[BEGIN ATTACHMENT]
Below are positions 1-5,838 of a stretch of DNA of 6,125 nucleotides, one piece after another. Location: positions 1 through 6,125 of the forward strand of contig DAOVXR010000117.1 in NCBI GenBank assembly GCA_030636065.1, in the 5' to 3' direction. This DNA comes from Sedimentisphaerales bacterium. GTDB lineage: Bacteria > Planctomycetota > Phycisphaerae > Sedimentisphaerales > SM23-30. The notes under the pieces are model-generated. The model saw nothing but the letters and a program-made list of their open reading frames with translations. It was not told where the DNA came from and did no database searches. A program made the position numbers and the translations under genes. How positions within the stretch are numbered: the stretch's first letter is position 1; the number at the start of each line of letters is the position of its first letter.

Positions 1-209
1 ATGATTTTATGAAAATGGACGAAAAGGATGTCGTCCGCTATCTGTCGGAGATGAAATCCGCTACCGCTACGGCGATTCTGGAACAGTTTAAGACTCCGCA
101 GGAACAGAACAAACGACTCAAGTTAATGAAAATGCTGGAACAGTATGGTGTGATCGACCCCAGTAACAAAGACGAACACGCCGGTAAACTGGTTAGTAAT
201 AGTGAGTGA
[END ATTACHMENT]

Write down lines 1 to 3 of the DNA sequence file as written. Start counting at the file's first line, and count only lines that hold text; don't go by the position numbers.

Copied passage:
Below are positions 1-5,838 of a stretch of DNA of 6,125 nucleotides, one piece after another. Location: positions 1 through 6,125 of the forward strand of contig DAOVXR010000117.1 in NCBI GenBank assembly GCA_030636065.1, in the 5' to 3' direction. This DNA comes from Sedimentisphaerales bacterium. GTDB lineage: Bacteria > Planctomycetota > Phycisphaerae > Sedimentisphaerales > SM23-30. The notes under the pieces are model-generated. The model saw nothing but the letters and a program-made list of their open reading frames with translations. It was not told where the DNA came from and did no database searches. A program made the position numbers and the translations under genes. How positions within the stretch are numbered: the stretch's first letter is position 1; the number at the start of each line of letters is the position of its first letter.

Positions 1-209
1 ATGATTTTATGAAAATGGACGAAAAGGATGTCGTCCGCTATCTGTCGGAGATGAAATCCGCTACCGCTACGGCGATTCTGGAACAGTTTAAGACTCCGCA